Goode times: Ewert joins 5th District race

It was the birth of Bern Ewert's two granddaughters in January that inspired him to challenge Congressman Virgil Goode for his firmly held 5th District seat. "I just finally said I have a responsibility to at least say something," says Ewert. "They're driving our country into the ground."

Announcing his candidacy December 3, Democrat Ewert denounced the current Republican administration and its Congressional majority. "I am sick and tired of being sick and tired of the mismanagement of the American government by ideologues and incompetents," he said.

Ewert, a former Charlottesville deputy city manager whose resume says he proposed the pedestrian Downtown Mall during the early 1970s, was most recently in the news for proposing the Ruckersville Parkway. He ran for City Council in 2002, but failed to secure the Democratic nomination.

And before he can take on Goode, Ewert must first win his party's nomination from vintner and decorated veteran Al Weed, who ran against Goode in 2004 and lost with 36 percent of the vote. The Dems most likely will choose their nominee at a convention in May.

That could put both candidates at a disadvantage in raising money. "It's going to be a bit awkward," says Weed. "Raising money for a challenger is always difficult, and now [supporters] won't know who that is until May."

Ewert's plan is to start early and stay organized. He's already snagged the endorsement of Delegate Mitch Van Yahres, who calls him "a fresh face," according to Bob Gibson in the Progress.

"The difference between me and [Weed] is I have a proven track record improving the lives of people... and working regionally," says Ewert, who served as Roanoke city manager from 1978 to 1985 and as Prince William county executive from 1997 to 2000.

Ewert lived in Roanoke for 16 years. "I rebuilt that city," he says. "People there know who I am." And although Roanoke is not part of the 5th District, people from neighboring Bedford and Franklin counties commute there to work.

"Bern's claim he has name recognition in Roanoke is from 20 years ago," counters Weed. "Mine is from a year ago."

And, says Weed, a Nelson County resident, "I'm not from Charlottesville. That's a big issue in the district. Are you an urban person or not?"

Weed challenges the "myth of the incumbency"– that the incumbent always wins. If the Dems float a new candidate every two years, as they have been doing, "The myth gets stronger, and you don't get any traction," he says. "I have supporters. I know the district. I know the people."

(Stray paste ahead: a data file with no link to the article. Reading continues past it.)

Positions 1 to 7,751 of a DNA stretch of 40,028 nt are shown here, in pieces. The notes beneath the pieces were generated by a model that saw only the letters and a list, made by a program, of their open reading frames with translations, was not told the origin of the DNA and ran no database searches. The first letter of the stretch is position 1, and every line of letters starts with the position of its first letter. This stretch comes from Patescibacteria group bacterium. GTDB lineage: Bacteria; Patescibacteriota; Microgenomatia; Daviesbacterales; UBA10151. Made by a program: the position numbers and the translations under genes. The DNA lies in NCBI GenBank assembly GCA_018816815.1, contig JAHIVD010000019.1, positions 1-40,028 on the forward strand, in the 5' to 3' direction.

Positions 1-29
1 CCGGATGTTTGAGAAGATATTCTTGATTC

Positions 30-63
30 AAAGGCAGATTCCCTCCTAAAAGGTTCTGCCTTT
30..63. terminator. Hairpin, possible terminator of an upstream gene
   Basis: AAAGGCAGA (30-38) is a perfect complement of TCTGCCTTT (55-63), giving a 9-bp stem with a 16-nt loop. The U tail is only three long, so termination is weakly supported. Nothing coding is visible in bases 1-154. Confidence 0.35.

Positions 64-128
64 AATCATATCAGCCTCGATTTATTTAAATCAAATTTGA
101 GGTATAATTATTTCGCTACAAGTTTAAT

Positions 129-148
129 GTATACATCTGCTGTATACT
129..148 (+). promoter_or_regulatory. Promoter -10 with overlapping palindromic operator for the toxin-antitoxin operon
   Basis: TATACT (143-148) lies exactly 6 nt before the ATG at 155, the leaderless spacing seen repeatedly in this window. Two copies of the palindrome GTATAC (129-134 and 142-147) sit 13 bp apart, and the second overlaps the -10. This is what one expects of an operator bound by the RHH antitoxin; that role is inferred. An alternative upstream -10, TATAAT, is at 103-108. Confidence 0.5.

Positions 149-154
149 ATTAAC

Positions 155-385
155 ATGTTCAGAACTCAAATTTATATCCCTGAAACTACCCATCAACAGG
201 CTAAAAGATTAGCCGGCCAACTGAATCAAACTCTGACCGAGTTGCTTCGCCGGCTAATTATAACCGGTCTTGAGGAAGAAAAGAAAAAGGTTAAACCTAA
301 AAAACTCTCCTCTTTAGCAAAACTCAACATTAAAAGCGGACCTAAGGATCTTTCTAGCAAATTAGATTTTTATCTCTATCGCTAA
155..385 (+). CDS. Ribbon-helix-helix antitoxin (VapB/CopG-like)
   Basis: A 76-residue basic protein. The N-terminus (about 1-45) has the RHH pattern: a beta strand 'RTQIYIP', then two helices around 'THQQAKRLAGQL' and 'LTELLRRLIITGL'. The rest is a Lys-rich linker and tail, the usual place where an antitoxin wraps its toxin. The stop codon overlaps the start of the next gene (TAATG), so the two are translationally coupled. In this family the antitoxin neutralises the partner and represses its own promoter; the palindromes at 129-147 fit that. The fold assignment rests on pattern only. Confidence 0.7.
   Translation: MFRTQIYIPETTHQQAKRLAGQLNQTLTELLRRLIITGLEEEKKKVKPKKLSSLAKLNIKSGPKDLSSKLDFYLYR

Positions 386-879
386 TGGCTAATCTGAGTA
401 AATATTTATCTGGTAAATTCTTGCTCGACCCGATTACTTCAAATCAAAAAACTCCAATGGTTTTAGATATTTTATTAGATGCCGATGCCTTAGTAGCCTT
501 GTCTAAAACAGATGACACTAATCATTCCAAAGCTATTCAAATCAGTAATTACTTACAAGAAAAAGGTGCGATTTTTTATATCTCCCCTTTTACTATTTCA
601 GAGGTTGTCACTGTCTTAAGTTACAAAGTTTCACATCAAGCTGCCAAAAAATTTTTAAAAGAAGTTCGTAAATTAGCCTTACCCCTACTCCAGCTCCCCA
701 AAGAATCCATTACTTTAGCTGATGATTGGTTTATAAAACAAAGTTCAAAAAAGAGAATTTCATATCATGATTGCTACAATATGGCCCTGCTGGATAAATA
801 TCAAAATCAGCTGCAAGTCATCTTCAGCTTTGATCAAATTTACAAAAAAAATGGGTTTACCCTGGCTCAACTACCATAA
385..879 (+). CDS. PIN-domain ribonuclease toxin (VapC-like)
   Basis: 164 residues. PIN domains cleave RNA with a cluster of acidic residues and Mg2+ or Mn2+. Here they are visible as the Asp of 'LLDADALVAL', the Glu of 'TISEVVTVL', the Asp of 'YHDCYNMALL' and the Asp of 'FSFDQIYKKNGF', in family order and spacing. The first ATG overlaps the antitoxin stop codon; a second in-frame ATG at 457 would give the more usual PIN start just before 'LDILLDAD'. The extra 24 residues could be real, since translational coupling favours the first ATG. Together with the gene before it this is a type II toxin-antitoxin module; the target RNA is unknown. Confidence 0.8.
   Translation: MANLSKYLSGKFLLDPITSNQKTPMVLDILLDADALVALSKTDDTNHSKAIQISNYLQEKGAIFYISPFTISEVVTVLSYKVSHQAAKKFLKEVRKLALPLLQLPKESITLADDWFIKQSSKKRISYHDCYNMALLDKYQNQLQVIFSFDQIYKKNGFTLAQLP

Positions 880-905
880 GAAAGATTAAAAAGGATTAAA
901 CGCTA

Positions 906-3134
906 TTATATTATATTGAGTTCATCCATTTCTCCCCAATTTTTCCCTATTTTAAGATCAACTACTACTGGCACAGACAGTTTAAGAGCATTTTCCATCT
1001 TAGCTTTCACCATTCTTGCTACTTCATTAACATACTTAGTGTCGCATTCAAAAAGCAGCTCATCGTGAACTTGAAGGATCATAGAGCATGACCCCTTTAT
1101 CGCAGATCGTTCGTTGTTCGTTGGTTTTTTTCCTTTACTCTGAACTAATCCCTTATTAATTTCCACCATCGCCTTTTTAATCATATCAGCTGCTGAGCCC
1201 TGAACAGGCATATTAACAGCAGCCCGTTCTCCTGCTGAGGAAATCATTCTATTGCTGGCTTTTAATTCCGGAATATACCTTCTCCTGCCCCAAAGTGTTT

Goode was first elected as a conservative Democrat in 1996 to the 5th District seat, which stretches from Greene to Southside Virginia. Two years later, he won as an Independent, and he has continued to win as a Republican in a heavily Republican district.

But a new day may be dawning. "[Democrat] Tim Kaine won the 5th District," Ewert points out.

And Democrats see the two challengers to Goode as a sign of his vulnerability, particularly following his involvement with MZM, the company that has been linked to the Rep. Duke Cunningham bribery scandal. MZM's political action committee and its employees contributed almost $90,000 to Goode.

"Anyone in Congress can receive a donation from a company that goes bad," says Ewert. "What surprises me is [Goode] says he's not giving the money back. I'm astonished and disturbed by his ethics."

That ties into another Ewert campaign theme: regaining moral leadership. "There's a serious problem with credibility in the U.S. Congress," he says, citing the PAC of now-indicted former majority leader Tom DeLay, which also gave money to Goode.

"I think in general the Republicans are going to be more vulnerable because the Bush administration is handing the Democrats so many issues to run on," says former city councilor Meredith Richards, who waged an unsuccessful run against Goode in 2002. In particular, she predicts Dems in 2006 will campaign on the "culture of corruption that's the legacy of this Republican administration and Congress."

Says Richards, "Corruption is never a word people used with Virgil. Inept, ineffectual– but never corruption."

Goode did not return phone calls from The Hook by press time.

Despite Goode's perceived vulnerabilities, "It's still going to be a very tough race," says Virginia Tech political analyst Bob Denton. "The polls show an irony: people distrust Congress, but they like their congressman. Virgil remains well-liked in the district. Whether he can still pull in 60 percent of the vote as he has in the past remains to be seen."

"I'm always happy to see a challenge," says Waldo Jaquith, who ran against Ewert for City Council in 2002 and who supported Weed's 2004 bid against Goode. "I think Al will be a stronger candidate, and Bern will be a stronger candidate for the competition. I think it makes the 5th District Democratic Party stronger."

From exec to elect: Bern Ewert tosses his hat into the 5th District race.